In 1935-6 N.G. Majumdar (ASI-AR 1935-6, p. 55; 1936- 7, p. 47) re-examined four mounds and found that all of them were earthen burial memorials with burnt-brick revetments, two being faced with a brick lining in a double tier
The core of the stupa consists of a filling of earth with a large number of terracotta animal and human figurines in the Sunga and Kushan idiom, a few punchmarked coins and cast copper coins, terracotta sealings of the 2nd and 1st centuries B.C. and iron objects.
In a shaft dug into the centre of the mound though an evidently disturbed filling was found at a depth of 4.3 m the remnants of a brick altar 1 m high and of 11 m from the surface of the mound was found the top of an intact miniature stupa, complete with a surmounting square umbrella. This stupa, is 3.6m in height and is polygonal on plan. An examination of its interior yielded nothing, but beside there lay a tiny copper vessel with a lid fastened to it by a wire. Inside the vessel was a long strip of thin birch-Ieaf manuscript, which having been squeezed into it was so fragile that it was impossible to spread it out thoroughly. The bits that could be extricated were sufficient to show that the manuscript was that of a Buddhist text (probably the Pratitya samutpada-sutra, as the word nirodha couid be read a few times) written in characters of the 4th century A.D. No excavation was undertaken at a further depth.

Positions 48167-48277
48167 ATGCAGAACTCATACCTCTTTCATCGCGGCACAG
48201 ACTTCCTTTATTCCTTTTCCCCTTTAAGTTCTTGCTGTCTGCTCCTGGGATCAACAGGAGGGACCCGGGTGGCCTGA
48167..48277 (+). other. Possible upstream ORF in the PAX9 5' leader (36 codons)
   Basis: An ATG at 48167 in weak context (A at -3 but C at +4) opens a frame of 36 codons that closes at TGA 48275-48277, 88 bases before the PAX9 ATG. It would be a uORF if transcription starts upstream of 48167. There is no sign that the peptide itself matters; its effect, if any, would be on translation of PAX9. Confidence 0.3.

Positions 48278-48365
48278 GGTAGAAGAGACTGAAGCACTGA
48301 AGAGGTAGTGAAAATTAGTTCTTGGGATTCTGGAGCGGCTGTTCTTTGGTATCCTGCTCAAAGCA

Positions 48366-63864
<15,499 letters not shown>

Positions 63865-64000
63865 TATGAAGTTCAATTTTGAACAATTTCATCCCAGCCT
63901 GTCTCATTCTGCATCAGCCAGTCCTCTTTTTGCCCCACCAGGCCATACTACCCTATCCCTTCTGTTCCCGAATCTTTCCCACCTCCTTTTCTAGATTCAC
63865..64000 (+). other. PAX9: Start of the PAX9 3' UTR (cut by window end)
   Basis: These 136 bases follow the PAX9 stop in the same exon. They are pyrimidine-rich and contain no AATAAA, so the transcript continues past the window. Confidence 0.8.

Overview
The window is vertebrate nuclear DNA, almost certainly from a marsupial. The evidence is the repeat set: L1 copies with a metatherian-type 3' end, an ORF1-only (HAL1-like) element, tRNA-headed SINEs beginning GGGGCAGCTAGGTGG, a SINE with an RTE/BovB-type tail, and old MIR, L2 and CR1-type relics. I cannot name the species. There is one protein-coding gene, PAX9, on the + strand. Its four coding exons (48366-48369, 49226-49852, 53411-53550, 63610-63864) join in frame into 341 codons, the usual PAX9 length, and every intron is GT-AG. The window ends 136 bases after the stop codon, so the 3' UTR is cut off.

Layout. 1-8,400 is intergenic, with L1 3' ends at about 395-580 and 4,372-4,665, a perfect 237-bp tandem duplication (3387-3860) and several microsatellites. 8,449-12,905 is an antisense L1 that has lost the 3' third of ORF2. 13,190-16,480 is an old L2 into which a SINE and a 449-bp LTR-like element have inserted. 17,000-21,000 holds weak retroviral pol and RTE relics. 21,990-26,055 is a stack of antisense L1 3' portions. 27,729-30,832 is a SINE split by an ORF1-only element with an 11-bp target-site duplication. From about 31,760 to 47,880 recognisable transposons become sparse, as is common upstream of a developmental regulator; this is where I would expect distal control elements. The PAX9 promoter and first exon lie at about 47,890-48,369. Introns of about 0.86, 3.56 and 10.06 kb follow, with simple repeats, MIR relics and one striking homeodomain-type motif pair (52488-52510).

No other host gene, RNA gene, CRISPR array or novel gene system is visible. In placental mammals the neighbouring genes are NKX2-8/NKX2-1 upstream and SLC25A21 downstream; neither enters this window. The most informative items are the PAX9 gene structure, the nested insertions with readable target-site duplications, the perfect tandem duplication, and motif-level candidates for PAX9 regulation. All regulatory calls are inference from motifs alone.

Nalanda, (23°8′; 85 27′), Dt Nalanda,Bihar
With extensive ruins of a great Buddhist establishment, 85 km s.-e. of Patna and 11 km n. of Rajgir, first reported on by F. Buchanan in the early years of the last century (Martin, 1838) and identified as such by A. Cunningham (ASI-AR, I, p. 28) on the basis of the bearings given by Chinese pilgrims.